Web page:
Quite late to the discussion, but I just completed Mass Effect 3 and I liked the ending.
So what is the ending like? It is revealed that the Citadel and the Reapers are actually the creation of the child apparition that Shepard has been seeing, all with the goal of preventing organic life from creating synthetics so advanced that they will destroy organics… Therefore advanced organic civilizations are regularly destroyed to prevent organic life from destroying itself.
Depending on your military readiness, you are offered one of three options that amount to:
- Destruction: Destroy the Reapers and most of Earth too. Mass Relays are destroyed as well.
- Control: Reapers neutralized, people on the Earth surviving. Mass Relays are destroyed too.
- Synthesis: Create a new state of harmony between synthetics and organics (I didn’t get this one).
Shepard dies in nearly all endings. (Overview here.)
What’s not to like? We get to be self-sacrificing heroes, determining the fate of the galaxy, with some high-flying Space Opera metaphysics to boot. It sort of is what I had hoped for.
But here is a typical complaint from a forum poster:
1: characters that died from harbinger show up on the planet the Normandy crashed on after the mass effect relays explode.
2: All the choices from the first two games enhance the players experience in the game but not the ending
3: Every ending has somewhat of the same result
4. No feeling of closure other than saving/destroying the galaxy, I know that sounds like closure but in a incredible story driven game like mass effect its about the characters and not the overall goal or at least for me it is.
I like point 4, “No feeling of closure other than saving/destroying the galaxy”.
As many people have observed, it really is like the ending of Lost: this is an experience that is sufficiently open for people to have attached to it for different reasons. Lost was always veering between Sci-Fi and new-age fantasy stuff, and the new-age feel-good ending was therefore disappointing to those who were into Sci-Fi (count me in here).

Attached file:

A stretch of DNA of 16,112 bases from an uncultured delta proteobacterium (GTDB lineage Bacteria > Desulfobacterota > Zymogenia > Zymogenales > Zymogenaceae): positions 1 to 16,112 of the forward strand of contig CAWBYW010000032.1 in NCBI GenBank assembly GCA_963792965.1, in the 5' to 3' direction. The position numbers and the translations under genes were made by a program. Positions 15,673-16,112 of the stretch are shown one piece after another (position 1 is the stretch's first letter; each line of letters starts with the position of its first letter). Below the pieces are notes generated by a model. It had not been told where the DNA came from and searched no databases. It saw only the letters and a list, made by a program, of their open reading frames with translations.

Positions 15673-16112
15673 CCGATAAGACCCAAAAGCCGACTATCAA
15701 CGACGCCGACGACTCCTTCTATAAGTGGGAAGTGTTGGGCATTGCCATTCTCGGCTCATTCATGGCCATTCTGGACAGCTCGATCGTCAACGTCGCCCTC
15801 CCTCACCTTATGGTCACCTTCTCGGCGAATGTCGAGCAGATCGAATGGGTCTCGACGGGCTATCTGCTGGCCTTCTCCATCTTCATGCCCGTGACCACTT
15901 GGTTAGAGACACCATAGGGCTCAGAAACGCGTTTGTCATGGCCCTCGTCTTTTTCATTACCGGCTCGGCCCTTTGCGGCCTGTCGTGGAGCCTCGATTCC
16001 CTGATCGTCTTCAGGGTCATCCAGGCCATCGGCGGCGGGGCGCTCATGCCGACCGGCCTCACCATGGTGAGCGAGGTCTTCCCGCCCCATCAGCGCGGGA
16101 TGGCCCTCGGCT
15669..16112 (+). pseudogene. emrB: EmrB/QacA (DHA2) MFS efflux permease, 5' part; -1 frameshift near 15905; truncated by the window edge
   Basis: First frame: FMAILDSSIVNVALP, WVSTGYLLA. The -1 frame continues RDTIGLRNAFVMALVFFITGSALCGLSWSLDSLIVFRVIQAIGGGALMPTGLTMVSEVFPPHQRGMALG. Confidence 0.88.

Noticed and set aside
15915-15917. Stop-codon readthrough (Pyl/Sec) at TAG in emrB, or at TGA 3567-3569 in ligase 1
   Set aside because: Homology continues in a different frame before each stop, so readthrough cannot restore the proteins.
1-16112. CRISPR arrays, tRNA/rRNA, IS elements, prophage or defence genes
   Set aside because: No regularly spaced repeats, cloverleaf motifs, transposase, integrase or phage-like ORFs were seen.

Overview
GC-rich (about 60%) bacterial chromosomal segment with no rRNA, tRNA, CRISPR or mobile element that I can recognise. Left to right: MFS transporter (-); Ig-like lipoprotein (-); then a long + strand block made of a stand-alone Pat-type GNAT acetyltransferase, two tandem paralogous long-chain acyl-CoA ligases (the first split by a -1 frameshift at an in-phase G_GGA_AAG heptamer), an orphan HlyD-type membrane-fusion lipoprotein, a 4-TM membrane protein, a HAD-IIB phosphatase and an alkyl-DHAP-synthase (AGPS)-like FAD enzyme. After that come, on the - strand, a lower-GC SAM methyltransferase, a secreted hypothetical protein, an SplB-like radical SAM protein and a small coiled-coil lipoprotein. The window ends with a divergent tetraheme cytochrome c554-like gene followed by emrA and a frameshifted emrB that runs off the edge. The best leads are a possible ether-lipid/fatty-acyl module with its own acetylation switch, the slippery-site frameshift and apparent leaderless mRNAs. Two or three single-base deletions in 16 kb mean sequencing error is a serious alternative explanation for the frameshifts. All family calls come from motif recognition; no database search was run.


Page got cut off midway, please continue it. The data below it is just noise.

For ME3, I think we can distill players’ attachment into a few different types:
- Action hero: Those who were waiting to kick Reaper A** – and were severely disappointed that they did not actually get the chance.
- Role-player: Those who were into characters and the long-term repercussions of their game choices. And were disappointed that those choices were barely reflected in the ending. (Long-term repercussions featured more prominently in ME1 and ME2.)
- Narrative arc fan: Those who desired that comforting feeling of inevitable narrative closure. Which they got.
And writing this I realize that I belong to category 3. I was playing Mass Effect for the pre-written story, and hence I did not share the disappointment. Don’t tell.
[Update June 10th:]
I am thinking that this should be broken down a bit. In some way, it is not that I was playing for the story as such, as much as I was playing for the part of the story that contained the solution to the mystery of the Reapers. We would probably usually include the fate of the characters in “the story”, but for some reason the characters just weren’t that interesting to me.
This goes a bit of a way toward explaining what determines your motivation for playing: If I had found the characters more interesting, I would surely had been more interested in the role-playing angle of witnessing the effect of my actions on the characters’ fates.